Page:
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Advice on an extra year or two in school.

  1. Oct 11, 2013 #1

    I've been asking around at job fairs, along with classmates/faculty, and the consensus seems to be that lots of people want physics majors who know about programming, handling data, and modeling.

    The problem is.. I don't know much about those subjects. What's the best way to fix this? The most obvious choice is picking up a minor in computer science, but is this the best option?


  2. jcsd
  3. Oct 11, 2013 #2


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    You can learn programming on your own!

    My son (a math major) decided to learn Java, so picked up an Android device, designed a simple game, and then spent Christmas break working on this project. As he became more interested he devoted weekends after completing has homeworks, and the following summer.

    He used the completed game as a "portfolio"; it was a significant factor in obtaining a good job in his chosen field.

    So how many computer science classes did he take? One - intro to programming, which was taken _after_ he finished the game. At this point he said it was very boring, but he did get an A in it.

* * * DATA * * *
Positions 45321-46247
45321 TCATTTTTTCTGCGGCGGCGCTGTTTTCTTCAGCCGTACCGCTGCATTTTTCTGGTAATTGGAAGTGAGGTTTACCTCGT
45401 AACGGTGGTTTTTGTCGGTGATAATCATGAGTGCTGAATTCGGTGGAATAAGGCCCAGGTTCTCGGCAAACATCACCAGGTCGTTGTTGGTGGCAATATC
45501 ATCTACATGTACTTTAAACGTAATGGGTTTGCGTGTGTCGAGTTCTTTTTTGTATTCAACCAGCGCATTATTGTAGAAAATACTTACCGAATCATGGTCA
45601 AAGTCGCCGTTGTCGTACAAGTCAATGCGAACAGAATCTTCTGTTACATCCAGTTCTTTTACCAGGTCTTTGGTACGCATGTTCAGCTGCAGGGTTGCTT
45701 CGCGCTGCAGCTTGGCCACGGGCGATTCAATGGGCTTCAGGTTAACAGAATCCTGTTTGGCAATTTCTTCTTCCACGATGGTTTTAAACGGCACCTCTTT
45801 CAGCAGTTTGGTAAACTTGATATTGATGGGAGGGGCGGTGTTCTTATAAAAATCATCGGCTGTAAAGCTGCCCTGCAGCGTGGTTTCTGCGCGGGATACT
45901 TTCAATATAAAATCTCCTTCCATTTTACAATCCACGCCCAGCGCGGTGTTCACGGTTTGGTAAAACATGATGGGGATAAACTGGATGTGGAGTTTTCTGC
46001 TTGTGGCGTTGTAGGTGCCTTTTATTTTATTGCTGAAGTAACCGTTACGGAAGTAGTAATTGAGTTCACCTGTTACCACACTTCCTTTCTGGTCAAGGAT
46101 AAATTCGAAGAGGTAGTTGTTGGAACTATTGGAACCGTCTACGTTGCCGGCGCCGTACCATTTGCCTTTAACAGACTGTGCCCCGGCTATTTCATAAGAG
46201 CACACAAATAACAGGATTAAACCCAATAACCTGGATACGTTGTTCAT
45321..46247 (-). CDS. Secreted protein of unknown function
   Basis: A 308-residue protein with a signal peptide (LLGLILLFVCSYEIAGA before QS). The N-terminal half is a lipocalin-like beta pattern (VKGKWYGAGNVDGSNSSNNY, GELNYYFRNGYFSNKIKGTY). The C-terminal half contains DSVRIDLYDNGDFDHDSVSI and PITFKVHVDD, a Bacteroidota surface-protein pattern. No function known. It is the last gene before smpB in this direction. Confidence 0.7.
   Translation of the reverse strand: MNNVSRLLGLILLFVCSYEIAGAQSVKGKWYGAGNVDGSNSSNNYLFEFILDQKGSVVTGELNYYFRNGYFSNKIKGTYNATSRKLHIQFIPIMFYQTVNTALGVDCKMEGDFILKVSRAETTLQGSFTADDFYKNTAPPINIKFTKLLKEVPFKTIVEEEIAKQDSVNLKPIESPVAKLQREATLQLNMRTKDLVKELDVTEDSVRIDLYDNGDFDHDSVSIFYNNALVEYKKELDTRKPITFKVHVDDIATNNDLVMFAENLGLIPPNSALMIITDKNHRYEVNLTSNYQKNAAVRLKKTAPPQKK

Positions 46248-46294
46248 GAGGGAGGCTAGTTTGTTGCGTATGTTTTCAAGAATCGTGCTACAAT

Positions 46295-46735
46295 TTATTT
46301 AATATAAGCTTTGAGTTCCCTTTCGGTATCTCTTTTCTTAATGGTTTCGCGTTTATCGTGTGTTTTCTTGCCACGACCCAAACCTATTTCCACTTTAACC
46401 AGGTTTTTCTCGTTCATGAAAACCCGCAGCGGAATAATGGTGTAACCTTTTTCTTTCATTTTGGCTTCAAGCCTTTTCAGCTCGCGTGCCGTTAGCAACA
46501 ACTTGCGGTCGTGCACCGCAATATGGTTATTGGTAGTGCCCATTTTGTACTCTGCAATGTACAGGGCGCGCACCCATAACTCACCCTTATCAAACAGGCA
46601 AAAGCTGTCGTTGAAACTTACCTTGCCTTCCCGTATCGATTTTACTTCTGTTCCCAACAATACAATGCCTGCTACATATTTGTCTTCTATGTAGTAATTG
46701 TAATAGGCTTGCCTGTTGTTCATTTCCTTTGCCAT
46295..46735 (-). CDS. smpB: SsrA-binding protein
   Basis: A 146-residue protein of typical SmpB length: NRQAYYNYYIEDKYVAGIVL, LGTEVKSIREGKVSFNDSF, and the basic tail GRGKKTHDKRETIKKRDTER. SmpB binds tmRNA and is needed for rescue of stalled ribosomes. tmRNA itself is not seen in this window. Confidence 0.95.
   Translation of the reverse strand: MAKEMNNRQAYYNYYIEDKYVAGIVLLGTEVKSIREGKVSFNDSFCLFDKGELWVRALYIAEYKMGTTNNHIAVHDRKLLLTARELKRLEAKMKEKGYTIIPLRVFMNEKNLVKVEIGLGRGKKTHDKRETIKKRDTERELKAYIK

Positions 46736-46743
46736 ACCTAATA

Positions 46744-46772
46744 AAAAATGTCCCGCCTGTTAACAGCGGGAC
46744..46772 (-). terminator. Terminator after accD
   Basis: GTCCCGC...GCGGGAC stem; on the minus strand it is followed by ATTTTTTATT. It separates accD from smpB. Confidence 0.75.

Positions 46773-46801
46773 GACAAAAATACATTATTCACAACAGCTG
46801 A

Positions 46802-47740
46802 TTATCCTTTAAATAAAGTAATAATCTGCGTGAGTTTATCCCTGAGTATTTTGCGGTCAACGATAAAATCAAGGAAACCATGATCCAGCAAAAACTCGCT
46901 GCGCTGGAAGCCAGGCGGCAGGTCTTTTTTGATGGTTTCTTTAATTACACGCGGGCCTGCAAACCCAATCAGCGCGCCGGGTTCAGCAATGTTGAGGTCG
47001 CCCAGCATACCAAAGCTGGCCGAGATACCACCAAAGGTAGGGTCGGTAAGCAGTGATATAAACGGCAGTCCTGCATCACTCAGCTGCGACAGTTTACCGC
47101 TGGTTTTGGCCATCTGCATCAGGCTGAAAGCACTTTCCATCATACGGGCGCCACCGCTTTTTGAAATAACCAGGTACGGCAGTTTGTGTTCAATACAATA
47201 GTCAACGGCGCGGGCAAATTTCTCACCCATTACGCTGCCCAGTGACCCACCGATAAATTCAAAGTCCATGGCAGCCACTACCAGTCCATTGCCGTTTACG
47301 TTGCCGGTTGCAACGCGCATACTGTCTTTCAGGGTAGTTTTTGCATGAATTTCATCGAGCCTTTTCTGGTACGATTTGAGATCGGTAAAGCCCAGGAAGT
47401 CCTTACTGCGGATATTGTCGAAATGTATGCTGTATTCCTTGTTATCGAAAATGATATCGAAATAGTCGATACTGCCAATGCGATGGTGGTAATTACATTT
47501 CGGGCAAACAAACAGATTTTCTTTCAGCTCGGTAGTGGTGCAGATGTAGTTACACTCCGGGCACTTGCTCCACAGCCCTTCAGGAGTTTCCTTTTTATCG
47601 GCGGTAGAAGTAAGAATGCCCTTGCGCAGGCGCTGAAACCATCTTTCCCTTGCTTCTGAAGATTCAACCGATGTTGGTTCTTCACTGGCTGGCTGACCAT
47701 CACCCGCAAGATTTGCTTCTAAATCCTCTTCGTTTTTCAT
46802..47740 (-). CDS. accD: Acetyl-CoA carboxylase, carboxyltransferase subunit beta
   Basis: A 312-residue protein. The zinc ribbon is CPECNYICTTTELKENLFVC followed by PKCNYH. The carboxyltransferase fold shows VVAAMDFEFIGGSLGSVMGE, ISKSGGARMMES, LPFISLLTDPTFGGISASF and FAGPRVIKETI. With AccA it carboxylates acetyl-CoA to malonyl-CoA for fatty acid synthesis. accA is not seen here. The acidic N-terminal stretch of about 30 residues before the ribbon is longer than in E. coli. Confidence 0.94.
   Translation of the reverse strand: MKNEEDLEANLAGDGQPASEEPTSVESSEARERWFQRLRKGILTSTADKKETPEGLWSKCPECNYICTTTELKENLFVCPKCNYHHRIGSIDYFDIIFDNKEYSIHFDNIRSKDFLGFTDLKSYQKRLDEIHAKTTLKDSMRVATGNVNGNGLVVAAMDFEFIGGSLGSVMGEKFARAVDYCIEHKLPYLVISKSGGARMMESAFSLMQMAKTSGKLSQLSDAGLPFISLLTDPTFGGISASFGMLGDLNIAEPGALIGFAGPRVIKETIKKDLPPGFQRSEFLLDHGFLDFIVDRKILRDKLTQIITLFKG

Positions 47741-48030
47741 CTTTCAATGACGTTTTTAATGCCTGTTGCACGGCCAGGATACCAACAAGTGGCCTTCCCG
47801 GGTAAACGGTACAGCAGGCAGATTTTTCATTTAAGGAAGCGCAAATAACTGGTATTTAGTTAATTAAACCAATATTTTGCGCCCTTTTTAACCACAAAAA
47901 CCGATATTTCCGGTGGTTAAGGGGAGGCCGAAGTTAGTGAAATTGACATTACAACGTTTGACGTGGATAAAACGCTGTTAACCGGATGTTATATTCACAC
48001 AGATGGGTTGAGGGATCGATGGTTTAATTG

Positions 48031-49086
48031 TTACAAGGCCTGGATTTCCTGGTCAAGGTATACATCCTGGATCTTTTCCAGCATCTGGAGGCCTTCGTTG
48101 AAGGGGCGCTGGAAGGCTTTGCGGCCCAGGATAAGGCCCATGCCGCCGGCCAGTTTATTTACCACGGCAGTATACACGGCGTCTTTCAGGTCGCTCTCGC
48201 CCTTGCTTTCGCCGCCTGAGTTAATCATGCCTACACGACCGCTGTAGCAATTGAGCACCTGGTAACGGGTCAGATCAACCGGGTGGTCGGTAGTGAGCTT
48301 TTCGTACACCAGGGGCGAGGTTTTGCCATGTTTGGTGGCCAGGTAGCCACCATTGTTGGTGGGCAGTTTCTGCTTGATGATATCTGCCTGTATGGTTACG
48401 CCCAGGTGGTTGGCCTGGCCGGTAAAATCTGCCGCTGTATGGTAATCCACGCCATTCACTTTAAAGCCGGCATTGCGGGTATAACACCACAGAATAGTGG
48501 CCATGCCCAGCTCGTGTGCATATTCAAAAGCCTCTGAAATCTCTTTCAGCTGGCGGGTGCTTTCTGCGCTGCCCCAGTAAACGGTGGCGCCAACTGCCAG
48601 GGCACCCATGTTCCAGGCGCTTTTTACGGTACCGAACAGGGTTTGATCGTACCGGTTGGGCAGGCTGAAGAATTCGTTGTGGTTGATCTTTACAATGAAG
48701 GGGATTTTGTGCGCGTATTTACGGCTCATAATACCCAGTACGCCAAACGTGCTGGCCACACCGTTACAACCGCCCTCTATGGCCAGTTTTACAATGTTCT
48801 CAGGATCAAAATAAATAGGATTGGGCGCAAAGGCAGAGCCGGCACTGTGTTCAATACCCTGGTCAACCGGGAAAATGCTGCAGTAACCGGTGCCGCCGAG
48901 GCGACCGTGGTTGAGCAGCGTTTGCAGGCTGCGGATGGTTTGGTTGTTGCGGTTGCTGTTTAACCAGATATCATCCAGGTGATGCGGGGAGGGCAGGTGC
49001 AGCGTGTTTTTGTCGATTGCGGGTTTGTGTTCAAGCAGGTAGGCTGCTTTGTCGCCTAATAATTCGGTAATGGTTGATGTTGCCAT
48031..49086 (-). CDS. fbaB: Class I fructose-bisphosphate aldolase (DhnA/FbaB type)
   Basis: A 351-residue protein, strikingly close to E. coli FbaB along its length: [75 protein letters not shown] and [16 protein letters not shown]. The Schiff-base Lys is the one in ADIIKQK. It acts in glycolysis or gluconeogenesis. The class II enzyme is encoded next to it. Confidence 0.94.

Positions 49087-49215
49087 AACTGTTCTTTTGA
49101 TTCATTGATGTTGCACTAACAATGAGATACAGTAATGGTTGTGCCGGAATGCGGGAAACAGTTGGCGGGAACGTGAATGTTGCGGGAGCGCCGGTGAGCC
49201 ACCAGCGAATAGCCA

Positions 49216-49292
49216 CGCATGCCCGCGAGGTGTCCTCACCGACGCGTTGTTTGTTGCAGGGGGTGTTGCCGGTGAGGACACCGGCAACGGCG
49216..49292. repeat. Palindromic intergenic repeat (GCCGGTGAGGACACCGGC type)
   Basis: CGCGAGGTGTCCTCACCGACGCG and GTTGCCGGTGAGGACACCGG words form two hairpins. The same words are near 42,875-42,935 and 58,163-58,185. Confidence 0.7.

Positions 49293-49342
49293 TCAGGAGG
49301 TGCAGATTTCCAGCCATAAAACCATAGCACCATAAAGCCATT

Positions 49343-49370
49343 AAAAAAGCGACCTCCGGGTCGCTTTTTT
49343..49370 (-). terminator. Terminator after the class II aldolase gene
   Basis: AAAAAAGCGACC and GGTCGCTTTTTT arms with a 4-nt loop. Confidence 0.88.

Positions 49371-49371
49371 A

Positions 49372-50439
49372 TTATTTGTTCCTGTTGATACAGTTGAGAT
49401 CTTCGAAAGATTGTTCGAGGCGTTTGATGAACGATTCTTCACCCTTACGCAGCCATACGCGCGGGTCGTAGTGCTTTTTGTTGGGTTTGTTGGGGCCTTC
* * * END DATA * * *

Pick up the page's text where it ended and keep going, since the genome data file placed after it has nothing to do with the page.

The lesson here is that you can learn it on your own, but it is best to have a definite project in mind - that keeps you focused on what you need to know for that project, and provides some motivation when looking for "the best method" to get something accomplished.
  4. Oct 11, 2013 #3
    Programming is definitely something that you can learn on your own. I would, however, still take computer science courses in college. I wouldn't necessarily aim for a minor, but rather courses that you will find to be helpful. If you have the time, I would just take an extra cs course every semester until you graduate. I found that while the cs classes weren't too difficult, the projects did take up a lot of time. As an added bonus, your courses will probably be taught in C++ (might be in Java) which is very useful when it comes to real time systems or simulations. I would also advise learning a scripting language as well, such as MATLAB or Python.

    The CS courses are more focused on the program structures, rather than the actual language (except maybe the intro course), so it shouldn't be a problem to learn 2 languages simultaneously. C++ is probably one of the more complicated languages you would be asked to program in, so you shouldn't have a problem teaching yourself other languages
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